If you’re looking for some of the best Christmas idioms and popular holiday phrases, you’re certainly in the right place! Stay tuned for some of the best seasonal idioms in English. The more the merrier, right?
Popular Christmas Idioms and Phrases
Here are some of my favourite Christmas idioms.
The first holiday idiom is, “white Christmas.” Everyone hopes for a white Christmas. That means you have snow on Christmas. It’s also the name of a popular Christmas movie.
I live in Vancouver and it will only snow maybe four or five days a year or something like that. Everybody hopes that it’s snowing on Christmas or the day before so that you can have a white Christmas. Last year, we had a white Christmas and everyone was very happy.
Do you usually have a white Christmas where you live? Leave a comment and let me know.
Good Things Come in Small Packages
The second Christmas idiom is “good things come in small packages.”
So that means if you get presents, you can get a very big present, you can get some medium-sized presents, or a small present. If you get a very small present, it might actually be something expensive. It could be a ring, necklace or another piece of jewelry. So you could say, “Good things come in small packages.”
Christmas Came Early
The next Christmas idiom is “Christmas came early.” That means something good happened kind of unexpectedly. For example, if you get a raise or a bonus at work you could say, “Christmas came early” because maybe you didn’t expect that to happen.
You can use this Christmas idiom to express good news! Has Christmas ever came early for you? Leave a comment and let us know.
You and Yours (Christmas Idiom)
The next holiday idiom is, “you and yours.” So that’s a way to say you and then your loved ones. For example, you could say, “wishing you and yours all the best,” or, “please give my love to you and yours.” It refers to you and the people that you love, your children or your extended family.
The More the Merrier (holiday phrase)
The final Christmas idiom is, “the more the merrier.” This could refer to a party or a dinner or something like that. Something might say to you, “Is it okay if I bring my boyfriend to the party?” You could say, “The more the merrier.” That means the more people, the better.
Deck the halls
This idiom means to decorate your home or surroundings, usually with festive decorations like lights, ornaments, and garlands. It comes from the Christmas carol “Deck the Halls.”
Bite the bullet
While not exclusively a Christmas idiom, it can be used during the holiday season. It means to face a difficult or unpleasant situation with courage and determination. It may be used when dealing with stressful holiday preparations.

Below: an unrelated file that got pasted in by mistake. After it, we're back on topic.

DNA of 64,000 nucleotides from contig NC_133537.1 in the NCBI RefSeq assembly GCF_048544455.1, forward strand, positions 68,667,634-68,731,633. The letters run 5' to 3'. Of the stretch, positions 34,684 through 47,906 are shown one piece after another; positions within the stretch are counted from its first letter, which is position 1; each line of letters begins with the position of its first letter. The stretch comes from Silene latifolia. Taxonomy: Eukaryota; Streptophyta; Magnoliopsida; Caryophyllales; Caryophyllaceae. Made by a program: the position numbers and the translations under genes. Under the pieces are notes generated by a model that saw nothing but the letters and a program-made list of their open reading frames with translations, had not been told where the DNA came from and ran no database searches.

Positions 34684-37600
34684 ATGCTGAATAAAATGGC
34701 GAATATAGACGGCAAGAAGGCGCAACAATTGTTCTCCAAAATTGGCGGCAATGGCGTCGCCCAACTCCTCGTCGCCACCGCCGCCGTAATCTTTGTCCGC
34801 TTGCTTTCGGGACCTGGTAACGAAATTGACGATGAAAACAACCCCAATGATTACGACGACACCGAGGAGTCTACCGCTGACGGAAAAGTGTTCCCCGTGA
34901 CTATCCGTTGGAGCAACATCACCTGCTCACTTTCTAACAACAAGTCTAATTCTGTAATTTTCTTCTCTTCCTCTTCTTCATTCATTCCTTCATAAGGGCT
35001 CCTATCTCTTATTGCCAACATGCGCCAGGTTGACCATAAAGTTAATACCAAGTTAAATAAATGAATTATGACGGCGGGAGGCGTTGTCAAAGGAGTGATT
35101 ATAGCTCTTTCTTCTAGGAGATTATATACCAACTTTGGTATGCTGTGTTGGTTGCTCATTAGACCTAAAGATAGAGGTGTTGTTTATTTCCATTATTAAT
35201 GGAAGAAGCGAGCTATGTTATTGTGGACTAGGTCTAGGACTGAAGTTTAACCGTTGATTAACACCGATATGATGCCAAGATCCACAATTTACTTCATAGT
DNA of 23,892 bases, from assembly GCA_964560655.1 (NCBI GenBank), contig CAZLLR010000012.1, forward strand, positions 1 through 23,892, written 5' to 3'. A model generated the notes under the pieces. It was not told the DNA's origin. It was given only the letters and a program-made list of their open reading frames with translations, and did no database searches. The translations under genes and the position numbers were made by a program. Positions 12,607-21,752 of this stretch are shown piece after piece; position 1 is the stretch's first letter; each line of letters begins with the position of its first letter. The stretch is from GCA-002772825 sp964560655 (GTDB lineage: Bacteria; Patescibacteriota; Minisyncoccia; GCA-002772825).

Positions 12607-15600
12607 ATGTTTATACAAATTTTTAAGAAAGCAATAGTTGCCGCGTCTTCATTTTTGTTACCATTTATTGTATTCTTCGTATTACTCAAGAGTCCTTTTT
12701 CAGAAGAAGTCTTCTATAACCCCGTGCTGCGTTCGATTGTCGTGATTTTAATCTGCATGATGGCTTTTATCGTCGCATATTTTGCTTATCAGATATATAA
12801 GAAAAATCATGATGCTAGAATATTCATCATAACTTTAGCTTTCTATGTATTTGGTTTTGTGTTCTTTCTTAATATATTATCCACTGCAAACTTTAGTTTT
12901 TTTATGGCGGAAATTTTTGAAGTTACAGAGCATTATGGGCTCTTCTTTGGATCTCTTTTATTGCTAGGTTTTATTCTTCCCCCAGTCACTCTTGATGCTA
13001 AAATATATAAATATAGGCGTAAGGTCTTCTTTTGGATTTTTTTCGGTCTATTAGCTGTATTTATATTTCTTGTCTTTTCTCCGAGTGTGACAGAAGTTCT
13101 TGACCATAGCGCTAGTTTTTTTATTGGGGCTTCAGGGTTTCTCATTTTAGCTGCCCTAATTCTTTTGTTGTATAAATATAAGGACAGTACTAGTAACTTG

The icing on the cake
This phrase means an extra or additional good thing that makes a situation even better. During Christmas, it might refer to the joy brought by small, unexpected pleasures.
The Christmas spirit
This idiom is used to describe the feeling of generosity, kindness, and goodwill that people often experience during the holiday season.
All is calm, all is bright
This phrase is borrowed from the Christmas carol “Silent Night” and is used to describe a peaceful and serene atmosphere.
Have your cake and eat it too
This idiom means wanting to have everything, especially when it’s not possible to have it all. During Christmas, it can be applied to situations where people want both extravagant gifts and a frugal budget.
Christmas comes but once a year
This idiom is used to remind people to enjoy the holiday season because it only happens once annually. It suggests making the most of the festive period.
In the lap of luxury
This phrase means living in a comfortable, extravagant, and often expensive way. It can be used when describing a lavish Christmas celebration.
To play Santa Claus
This idiom means to give gifts or be generous, often during the holiday season. It’s named after the tradition of Santa Claus (Father Christmas) delivering presents.
This idiom is not specific to Christmas, but it can be used during the holiday season when you have so much work or so many responsibilities that you feel overwhelmed. It alludes to the idea of being buried under a pile of snow.
As busy as Santa’s workshop
This idiom means very busy or bustling with activity, just like Santa’s workshop where toys are made for Christmas.
The Christmas gravy
This Christmas idiom is used humorously to refer to something easy or effortless. It suggests that making gravy for Christmas dinner is a simple task.
FAQs about Idioms for Christmas
There are a number of common questions that people have about expressions and phrases for Christmas. Here are the answers to some of the most popular ones.
What does the idiom “Deck the halls” mean?
Deck the halls means to decorate or adorn a place, especially for Christmas.
What does the idiom “The spirit of Christmas” refer to?
The spirit of Christmas refers to the feeling of love, generosity, and joy that is associated with the holiday season.
What does the idiom “All I want for Christmas is my two front teeth” mean?
All I want for Christmas is my two front teeth means to desire something simple or basic. The idiom comes from a popular Christmas song.
What does the idiom “To be a Scrooge” mean?
To be a scrooge means to be miserly, ungenerous, or lacking in Christmas spirit, similar to the character Ebenezer Scrooge from Charles Dickens’ “A Christmas Carol.”
What does the idiom “To have a white Christmas” mean?
A white Christmas means to experience snowfall on Christmas Day, typically associated with winter wonderland imagery.
Christmas Idioms and Phrases: Join the Conversation
Okay, so those are my top five Christmas and holidays idioms. Please leave a comment and tell me if you have a special Christmas idiom that you like.